German shoppers have been paying more for groceries lately, up to 50% more for butter within a few days. Spending 10 cents more for a litre of milk may be noticed by individual consumers and painful for some, but the effect on the overall economy is hardly a cause for concern. Even if yearly foodstuff inflation doubled this year, this would just add 0.15 percentage points to the overall inflation rate. Moreover, the current high world prices for many agricultural commodities are partly the result of short-term factors such as recent falls in output due to drought (e. g. for grains in Australia in 2006 and currently in Europe).
Given the particularly fierce competition in the retail sector, German food prices are low compared to its European neighbours. But the big picture is that, relative to the past, food prices are expected to stay high or even move higher for structural reasons. A typical family in the developed world has been spending around 10% of their income on food, compared to 40% 50 years ago. Indeed, mechanization and the Green Revolution caused a steady fall in the real price of food. At the same time, the increase in labour productivity allowed for rising wages, hence higher spending beyond the basics. Now, consumers world-wide have to get used to spending slightly more on food: several factors are indeed converging to drive food prices up.
1. Growth in global demand. Not only is the global population continuing to grow, but many developing and emerging countries are starting to consume a significant amount of dairy products and meat. In ten years from now, due to income growth and increased eagerness to adopt western lifestyles, non-OECD countries are expected to eat 60% more cheese, 30% more butter and 40% more meat (based on data from the OECD-UN Agricultural Outlook 2007-2016).
2. The rising importance of biofuels. In the context of renewable energy, biofuels enjoy broad-based support because they hold out the promises of countering global warming by reducing CO2 emissions, and diversifying energy supplies, while providing new sources of income for farmers. The EU is increasingly turning towards ethanol, made mostly from wheat and corn, in addition to biodiesel from oilseeds. Even if part of the supply comes from imports, producing substantial amounts of wheat and rapeseed leads to tough competition for land usage. In Germany, in 2006, grain growers had to make do with 55% of the total farm land, the lowest level since 1995. Hence a rise in grain prices.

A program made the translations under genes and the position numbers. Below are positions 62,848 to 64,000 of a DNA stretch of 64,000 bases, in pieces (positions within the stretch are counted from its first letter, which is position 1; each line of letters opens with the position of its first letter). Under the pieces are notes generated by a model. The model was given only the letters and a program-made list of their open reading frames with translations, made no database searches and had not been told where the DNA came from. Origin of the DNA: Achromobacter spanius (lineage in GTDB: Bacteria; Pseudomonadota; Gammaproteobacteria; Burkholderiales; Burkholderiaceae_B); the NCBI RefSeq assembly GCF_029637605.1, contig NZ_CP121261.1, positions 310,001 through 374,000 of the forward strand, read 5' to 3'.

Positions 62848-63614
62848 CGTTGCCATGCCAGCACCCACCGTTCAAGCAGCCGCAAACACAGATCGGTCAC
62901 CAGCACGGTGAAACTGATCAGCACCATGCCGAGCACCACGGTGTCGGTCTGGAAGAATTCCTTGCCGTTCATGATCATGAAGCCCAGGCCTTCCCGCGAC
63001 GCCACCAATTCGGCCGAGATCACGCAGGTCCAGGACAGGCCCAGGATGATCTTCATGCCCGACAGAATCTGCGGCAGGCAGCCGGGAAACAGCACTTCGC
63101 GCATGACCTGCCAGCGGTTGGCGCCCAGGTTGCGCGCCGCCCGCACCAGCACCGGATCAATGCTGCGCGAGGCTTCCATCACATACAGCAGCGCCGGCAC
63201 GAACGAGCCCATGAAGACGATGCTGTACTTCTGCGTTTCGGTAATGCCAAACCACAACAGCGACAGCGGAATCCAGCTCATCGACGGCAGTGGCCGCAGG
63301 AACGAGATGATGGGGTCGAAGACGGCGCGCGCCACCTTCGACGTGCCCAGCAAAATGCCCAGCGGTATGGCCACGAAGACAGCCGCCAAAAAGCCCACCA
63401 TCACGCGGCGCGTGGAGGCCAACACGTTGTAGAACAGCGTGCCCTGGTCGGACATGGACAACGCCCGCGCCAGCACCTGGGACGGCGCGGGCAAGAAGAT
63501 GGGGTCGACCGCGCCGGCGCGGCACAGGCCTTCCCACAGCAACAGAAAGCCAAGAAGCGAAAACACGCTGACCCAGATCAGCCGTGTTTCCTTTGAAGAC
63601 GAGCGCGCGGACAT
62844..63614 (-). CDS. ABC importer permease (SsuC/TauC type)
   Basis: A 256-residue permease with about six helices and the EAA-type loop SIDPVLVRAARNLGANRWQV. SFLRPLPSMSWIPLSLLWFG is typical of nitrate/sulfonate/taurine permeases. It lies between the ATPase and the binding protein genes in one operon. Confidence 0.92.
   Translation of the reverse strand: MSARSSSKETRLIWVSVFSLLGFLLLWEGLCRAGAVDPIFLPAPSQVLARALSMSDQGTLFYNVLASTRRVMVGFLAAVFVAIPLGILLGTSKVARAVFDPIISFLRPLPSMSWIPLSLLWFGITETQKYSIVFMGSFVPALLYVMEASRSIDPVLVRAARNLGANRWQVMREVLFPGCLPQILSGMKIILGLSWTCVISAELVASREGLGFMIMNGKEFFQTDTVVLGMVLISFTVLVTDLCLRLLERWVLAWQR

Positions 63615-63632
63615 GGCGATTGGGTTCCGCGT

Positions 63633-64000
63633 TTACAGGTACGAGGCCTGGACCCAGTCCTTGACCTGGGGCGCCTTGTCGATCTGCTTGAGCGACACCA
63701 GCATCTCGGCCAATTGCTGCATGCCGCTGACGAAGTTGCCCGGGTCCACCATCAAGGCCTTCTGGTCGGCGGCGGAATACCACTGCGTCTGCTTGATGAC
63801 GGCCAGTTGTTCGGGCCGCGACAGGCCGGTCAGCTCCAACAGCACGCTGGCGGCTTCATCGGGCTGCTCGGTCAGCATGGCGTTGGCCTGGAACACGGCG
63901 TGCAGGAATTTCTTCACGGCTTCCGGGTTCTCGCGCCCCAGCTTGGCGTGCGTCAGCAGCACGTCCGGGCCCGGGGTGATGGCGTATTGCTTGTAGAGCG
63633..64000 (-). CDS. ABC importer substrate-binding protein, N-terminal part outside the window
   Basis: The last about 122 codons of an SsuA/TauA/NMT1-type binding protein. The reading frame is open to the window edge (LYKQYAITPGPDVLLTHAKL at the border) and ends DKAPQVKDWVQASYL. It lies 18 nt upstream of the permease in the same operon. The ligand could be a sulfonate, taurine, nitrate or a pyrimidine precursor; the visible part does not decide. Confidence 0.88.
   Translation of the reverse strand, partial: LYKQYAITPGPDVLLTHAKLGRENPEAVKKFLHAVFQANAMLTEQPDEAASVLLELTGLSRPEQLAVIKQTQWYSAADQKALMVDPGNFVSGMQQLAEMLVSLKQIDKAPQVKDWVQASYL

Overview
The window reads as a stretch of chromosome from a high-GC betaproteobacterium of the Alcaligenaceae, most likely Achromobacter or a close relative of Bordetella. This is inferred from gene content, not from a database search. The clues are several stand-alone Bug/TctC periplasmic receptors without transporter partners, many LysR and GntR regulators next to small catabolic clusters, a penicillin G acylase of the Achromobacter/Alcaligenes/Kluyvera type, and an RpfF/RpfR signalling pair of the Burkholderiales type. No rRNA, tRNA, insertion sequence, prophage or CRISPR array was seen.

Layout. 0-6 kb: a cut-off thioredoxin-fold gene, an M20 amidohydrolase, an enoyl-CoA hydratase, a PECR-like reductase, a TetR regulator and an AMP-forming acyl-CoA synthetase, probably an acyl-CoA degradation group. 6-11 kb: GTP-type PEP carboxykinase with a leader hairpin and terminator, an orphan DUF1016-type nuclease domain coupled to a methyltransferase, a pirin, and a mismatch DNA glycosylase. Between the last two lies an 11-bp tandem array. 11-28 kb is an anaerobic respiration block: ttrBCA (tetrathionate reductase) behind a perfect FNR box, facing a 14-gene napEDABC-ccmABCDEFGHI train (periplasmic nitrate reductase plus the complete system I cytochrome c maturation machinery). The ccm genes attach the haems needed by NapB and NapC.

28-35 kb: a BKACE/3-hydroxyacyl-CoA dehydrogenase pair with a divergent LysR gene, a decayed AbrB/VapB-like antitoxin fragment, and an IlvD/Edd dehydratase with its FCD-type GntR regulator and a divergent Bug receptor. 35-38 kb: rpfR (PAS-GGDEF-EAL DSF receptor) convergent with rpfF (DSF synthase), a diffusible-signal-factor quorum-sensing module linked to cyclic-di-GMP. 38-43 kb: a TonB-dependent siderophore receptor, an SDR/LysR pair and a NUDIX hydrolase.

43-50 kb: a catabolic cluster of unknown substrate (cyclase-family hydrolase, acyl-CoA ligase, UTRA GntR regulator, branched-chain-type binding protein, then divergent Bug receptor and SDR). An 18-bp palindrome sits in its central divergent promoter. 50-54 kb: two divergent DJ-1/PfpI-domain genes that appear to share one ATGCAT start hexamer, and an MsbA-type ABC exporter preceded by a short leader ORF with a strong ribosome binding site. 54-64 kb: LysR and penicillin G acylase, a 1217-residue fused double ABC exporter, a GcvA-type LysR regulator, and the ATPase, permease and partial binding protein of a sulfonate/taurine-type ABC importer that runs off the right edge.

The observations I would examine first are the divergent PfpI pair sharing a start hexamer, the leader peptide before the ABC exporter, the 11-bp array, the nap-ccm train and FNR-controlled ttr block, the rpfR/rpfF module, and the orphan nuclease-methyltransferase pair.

In parallel, a rise in oil prices, due to rapid economic growth in Asia, has pulled up the price of biofuels, making it even more attractive for farmers to switch from food for humans or cattle to fuel crops.
Second-generation technologies using other sources of biomass (cellulose from wood or even waste, instead of the starch of edible crops) are expected to solve the food or feed vs. fuel trade-off in maybe a decade. This type of debate is largely dependent on policies aiming at increasing the use of biodiesels. The EU wants biofuels to make up 10% of its fuel mix by 2020, and Ms. Merkel is looking at a 17% target.
3. Policies. Past agricultural and trade policies in industrialised countries have successfully led to the reduction of surpluses and thus contributed to higher prices. The expectation that world market prices are moving on a higher plateau may facilitate further policy reform away from price support, with less border protection (tariff reductions) and fewer output restrictions. There are currently moves within the EU to reduce the milk quotas, or even to get out of the quota system before 2015. Now is the first time since the regulation was established in 1968 that prices are again ruled by the law of supply and demand. Giving the farmers the freedom to choose how much to produce is a way to control prices in the long-term.
Apart from policy reforms promoting the liberalization of agricultural markets, another factor on the supply side may exert downward pressure on prices. The Green Revolution has just started in many countries, and agricultural output is expected to rise as it unfolds, thus affecting future prices downward.
On the overall, consumers have to be prepared to spend more on staple foods. Much of the recent price increases can be explained by short-term production shocks and resulting supply/demand imbalances, but longer-term influences are also at work. Expanding food demand in developing countries as well as budding demand for biofuel crops are driving prices up until an equilibrium is reached. The FAO (Food and Agricultural Organization) expects grains and oilseed prices to fall in the medium term below current or recent peak levels, but meat and dairy prices to climb further before reaching a plateau. The timing and level of the equilibrium will be affected by the viability of cellulosic biofuels, future oil prices, as well as agricultural and trade policies. Policy-makers need to look at this debate in a holistic way as it interconnects food, energy, and the environment, while impacting the big North/South, rich/poor, urban/rural issues.
Source: Deutsche Bank Research, 2007-08-17.